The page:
Laundry

students doing laundry in the residence halls

The DOR offers Laundry Alert, an online system you can use to check which machines are in use in your building and how long until they are available - all from the comfort of your room! To use Laundry Alert:

If you have problems with a washer or dryer, contact ASI Campus Laundry Solutions at 1-800-762-3452. Have the machine id# available when you call.

How to Do Your Laundry

Some students have never done their own laundry prior to coming to college. At home, their dirty clothes disappeared from their bedroom floor or hamper and magically reappeared clean and wrinkle free in their drawers and closets. (Now might be a good time to call your Mom and thank her.)

Unfortunately, there is no laundry fairy in college. Unless you plan to wear the same dirty things repeatedly, you will need to do laundry. On average, you should plan on doing laundry about every two weeks - including sheets and towels. Here is what you need to know in order to do laundry on the ISU campus:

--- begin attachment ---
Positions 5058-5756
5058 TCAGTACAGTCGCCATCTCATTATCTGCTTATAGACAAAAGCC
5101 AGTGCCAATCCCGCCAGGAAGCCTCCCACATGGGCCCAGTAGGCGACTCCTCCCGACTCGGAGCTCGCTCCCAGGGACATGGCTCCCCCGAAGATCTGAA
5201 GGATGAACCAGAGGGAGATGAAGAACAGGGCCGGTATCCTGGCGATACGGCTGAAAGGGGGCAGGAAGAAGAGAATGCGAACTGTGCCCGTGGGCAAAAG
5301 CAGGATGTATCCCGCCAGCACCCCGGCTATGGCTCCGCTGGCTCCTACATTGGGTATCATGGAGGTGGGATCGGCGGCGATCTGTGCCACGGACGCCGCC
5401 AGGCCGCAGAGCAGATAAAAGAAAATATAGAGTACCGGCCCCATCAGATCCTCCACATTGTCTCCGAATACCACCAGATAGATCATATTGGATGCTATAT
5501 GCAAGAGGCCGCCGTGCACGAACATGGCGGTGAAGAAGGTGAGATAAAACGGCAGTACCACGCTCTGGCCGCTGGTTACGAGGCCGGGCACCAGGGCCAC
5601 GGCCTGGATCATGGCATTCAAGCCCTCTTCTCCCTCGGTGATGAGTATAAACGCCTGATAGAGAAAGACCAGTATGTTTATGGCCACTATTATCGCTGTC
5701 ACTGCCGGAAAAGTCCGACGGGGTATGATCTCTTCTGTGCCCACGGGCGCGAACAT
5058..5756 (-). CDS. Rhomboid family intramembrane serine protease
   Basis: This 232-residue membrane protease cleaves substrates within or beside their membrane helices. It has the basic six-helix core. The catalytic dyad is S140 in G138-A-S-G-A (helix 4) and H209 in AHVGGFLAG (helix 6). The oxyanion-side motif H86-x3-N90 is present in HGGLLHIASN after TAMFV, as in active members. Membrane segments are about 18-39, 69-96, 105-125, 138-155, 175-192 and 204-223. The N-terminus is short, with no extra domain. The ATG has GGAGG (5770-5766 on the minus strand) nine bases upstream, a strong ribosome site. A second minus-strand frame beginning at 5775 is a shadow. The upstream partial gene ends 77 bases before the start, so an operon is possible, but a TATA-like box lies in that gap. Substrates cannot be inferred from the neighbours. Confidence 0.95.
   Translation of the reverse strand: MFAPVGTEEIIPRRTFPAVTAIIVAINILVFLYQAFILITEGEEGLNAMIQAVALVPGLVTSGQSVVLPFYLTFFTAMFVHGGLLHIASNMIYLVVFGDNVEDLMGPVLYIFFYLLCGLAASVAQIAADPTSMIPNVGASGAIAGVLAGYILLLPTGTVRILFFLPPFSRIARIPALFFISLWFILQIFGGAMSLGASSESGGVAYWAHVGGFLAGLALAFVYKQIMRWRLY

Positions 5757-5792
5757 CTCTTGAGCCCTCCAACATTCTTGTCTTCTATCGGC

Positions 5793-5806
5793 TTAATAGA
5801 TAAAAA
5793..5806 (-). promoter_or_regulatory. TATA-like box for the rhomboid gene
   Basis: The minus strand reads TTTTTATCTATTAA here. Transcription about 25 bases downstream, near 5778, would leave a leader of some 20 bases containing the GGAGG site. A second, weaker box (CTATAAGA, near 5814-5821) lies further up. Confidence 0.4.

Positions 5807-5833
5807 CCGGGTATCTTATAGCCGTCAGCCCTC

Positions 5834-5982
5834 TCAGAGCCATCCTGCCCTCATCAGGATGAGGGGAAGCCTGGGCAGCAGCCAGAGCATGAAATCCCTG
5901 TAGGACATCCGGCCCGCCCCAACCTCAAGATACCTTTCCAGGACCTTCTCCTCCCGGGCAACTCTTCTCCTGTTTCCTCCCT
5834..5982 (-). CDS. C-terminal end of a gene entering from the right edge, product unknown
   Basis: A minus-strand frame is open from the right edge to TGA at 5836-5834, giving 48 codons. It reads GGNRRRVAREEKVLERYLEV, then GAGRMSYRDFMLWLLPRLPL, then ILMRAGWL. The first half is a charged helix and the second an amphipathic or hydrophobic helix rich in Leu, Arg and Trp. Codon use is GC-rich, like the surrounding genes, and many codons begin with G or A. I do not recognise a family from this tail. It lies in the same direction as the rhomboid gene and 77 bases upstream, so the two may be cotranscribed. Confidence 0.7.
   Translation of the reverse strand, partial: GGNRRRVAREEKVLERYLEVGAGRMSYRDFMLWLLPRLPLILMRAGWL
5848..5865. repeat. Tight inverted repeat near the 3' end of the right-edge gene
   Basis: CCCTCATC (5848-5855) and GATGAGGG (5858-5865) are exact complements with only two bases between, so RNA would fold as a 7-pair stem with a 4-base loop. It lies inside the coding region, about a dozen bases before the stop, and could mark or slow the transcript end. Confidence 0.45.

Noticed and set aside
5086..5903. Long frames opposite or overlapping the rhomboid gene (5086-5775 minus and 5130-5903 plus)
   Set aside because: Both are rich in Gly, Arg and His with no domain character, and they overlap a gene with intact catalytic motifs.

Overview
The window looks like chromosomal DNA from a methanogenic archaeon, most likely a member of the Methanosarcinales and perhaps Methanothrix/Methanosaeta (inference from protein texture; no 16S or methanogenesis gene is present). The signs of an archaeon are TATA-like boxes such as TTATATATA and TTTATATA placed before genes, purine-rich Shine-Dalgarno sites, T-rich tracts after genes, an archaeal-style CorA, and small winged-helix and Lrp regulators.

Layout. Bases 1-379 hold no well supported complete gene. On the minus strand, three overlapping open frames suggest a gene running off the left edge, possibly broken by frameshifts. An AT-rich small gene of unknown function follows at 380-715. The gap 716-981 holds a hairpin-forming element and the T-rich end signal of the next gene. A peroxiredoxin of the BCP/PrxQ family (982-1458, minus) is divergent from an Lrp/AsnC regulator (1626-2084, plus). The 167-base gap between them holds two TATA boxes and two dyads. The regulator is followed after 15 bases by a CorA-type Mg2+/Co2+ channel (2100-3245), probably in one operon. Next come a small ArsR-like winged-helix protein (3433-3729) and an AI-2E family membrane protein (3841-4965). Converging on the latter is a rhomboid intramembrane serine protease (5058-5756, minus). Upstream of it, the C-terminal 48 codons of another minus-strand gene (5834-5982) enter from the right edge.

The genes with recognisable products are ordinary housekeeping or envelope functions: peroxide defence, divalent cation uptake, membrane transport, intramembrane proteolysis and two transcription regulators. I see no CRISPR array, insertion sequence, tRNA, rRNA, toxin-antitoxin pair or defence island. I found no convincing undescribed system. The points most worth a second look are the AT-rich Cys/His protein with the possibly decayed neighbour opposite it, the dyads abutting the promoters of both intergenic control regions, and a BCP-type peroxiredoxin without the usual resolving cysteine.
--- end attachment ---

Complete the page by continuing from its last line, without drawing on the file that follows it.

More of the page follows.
1. Be Prepared!

There are a few basic items you will need to get before you get started:

  • Laundry bag or basket. Chances are you will need to go downstairs to get to the laundry room, so get something to carry your clothes in. A suitcase will work if you want items that can do double duty - always a good idea in a residence hall room.
  • Laundry Detergent. The brand is up to you, but all ISU machines are High Effeciency, so make sure the detergent you choose has the HD symbol on the bottle or specifically states that it works in a high effeciency machine.
  • Fabric Softener / Dryer Sheets. Some people like to use liquid fabric softener in the washer, some people use dryer sheets in the dryer, some people do both. Or skip this step - your call.
  • CyCash. Laundry isn't free ($1 to wash, $1 to dry) and ISU machines only take CyCash. So use AccessPlus to put CyCash on your ISUCard before you leave your room.

2. Read the Labels and Sort Your Clothes